They say if you don’t like the weather in Maine, you just have to wait five minutes. But when I board the ferry in Rockland, the fog is as thick as a cotton batting and stays that way for the hourlong trip across Penobscot Bay.
As we approach Vinalhaven the fog finally begins to thin a bit. I can see the lobster fleet across Carvers Harbor, but there’s still no sign of the sun.
Mark Jackson is waiting for me by the landing. He leads me down to the floating dock and his 2000 Pulsifer Hampton. The owner of Vinalhaven by Boat, he uses the boat to show tourists around the area. He acquired her five years ago after retiring from teaching vocational skills at the Vinalhaven School. “I get paid to boat,” he says, “and it pays for the boat.”
Hamptons have a long history in Midcoast Maine. The design is based on the Casco Bay Hampton, a wooden lobster boat built by Charlie Gomes of Harpswell between 1902 and the 1950s. The Hampton was designed as a durable workboat, primarily used for inshore lobstering along the rugged coastline.
Its namesake, the Pulsifer Hampton, was built in Brunswick, Maine, by Dick Pulsifer. Between 1973 and 2018 he produced 113 of the strip-planked, pine-over-oak beauties. Pulsifer would build the boat in any color and length you wanted, as long as it was white and 22 feet long. Now retired, Pulsifer’s longtime assistant, John Lentz, continues to build Hamptons in Topsham. Lentz has loosened the reins a bit. He will give it to you in a different color and with a bigger engine. A new Lentz-built Pulsifer Hampton goes for $59,000. That’s not bad for a new, beautifully hand-crafted 22-foot dayboat.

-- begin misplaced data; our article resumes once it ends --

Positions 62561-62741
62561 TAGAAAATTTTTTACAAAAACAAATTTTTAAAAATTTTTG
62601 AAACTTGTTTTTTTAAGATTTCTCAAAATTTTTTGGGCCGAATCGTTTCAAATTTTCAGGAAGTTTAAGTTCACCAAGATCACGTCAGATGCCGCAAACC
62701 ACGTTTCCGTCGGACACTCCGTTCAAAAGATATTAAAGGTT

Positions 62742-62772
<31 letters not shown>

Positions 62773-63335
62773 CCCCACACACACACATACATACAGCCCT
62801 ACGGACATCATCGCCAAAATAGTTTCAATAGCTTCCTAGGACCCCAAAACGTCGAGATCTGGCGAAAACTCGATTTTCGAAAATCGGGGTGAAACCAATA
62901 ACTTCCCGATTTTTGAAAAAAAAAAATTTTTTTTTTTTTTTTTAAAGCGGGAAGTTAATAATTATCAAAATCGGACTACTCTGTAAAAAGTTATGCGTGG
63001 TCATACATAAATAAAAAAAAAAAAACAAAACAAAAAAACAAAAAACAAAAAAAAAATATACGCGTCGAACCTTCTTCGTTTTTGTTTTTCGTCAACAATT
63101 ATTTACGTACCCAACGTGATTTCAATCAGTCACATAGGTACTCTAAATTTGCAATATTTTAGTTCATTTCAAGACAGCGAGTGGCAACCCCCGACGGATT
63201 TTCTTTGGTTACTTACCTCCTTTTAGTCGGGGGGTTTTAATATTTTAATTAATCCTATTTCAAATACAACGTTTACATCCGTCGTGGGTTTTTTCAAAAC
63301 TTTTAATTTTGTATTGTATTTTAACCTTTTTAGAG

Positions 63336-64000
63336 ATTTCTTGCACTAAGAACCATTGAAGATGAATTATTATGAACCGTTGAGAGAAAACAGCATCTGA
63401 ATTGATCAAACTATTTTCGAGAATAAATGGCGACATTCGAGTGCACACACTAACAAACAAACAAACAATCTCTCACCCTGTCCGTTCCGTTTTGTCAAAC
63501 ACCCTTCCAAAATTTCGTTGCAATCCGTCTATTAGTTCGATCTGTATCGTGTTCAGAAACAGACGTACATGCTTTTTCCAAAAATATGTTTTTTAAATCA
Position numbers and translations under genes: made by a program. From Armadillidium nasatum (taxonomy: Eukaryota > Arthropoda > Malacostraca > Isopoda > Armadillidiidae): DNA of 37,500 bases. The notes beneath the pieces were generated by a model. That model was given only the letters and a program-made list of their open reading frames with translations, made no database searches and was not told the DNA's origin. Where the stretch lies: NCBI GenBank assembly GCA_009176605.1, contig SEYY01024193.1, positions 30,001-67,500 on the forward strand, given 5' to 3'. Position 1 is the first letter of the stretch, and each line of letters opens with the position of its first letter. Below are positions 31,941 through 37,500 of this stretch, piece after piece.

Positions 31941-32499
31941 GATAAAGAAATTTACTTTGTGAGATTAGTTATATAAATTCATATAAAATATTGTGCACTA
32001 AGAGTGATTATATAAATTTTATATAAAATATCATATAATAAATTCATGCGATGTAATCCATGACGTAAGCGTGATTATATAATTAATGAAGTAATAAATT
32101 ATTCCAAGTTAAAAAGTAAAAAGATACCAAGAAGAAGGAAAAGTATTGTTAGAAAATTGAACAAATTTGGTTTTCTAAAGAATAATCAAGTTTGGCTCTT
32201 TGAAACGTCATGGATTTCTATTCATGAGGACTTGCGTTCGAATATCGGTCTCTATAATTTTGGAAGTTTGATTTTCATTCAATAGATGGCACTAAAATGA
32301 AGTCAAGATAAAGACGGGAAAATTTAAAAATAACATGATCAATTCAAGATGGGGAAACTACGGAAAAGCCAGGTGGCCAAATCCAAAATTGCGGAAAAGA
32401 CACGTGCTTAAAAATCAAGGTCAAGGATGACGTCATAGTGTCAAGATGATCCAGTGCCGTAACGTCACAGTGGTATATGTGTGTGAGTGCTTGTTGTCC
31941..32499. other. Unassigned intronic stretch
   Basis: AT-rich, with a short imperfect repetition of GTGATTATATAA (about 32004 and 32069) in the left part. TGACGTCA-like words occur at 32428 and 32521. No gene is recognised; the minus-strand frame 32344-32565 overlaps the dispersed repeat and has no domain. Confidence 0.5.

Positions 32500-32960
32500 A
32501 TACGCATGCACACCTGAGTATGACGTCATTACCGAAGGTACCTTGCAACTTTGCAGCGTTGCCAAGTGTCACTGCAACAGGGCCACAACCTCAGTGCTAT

Jackson’s Hampton is the 76th one built by Pulsifer. He bought it used from Vinalhaven resident Ruth Sayward after her husband, Gary Torborg, passed away. She is all original, except for a sturdy wooden mooring bit added by Richard “Gweeka” Williams, a local lobsterman and boatbuilder. “He was a hell-raising speed junkie in the lobster boat races,” Jackson says of Williams. “He’s also a boatbuilding legend.”
Pulsifer is a legend too, and his boats hold their value. It’s tough to find a nice used one for under $20,000. Jackson’s came with just 200 engine hours, but over the past four seasons he’s added another thousand hours. I ask him what he paid for it. “Less than what she’s worth,” he says with a slyish smile. “It’s why I named her Ruth.”
He pulls out a chart and asks me where I want to go. I’ve never been to the Fox Islands, so I tell him I’ll go wherever he thinks we ought to go. Jackson suggests a tour of the outer islands to the west. I step aboard and find two wooden-pine-on-oak collapsible chairs forward. They’re of an ingenious design where the back and seat sections intersect without using hardware. I could sit in one of them, but I plant myself on the engine box forward of the helm instead.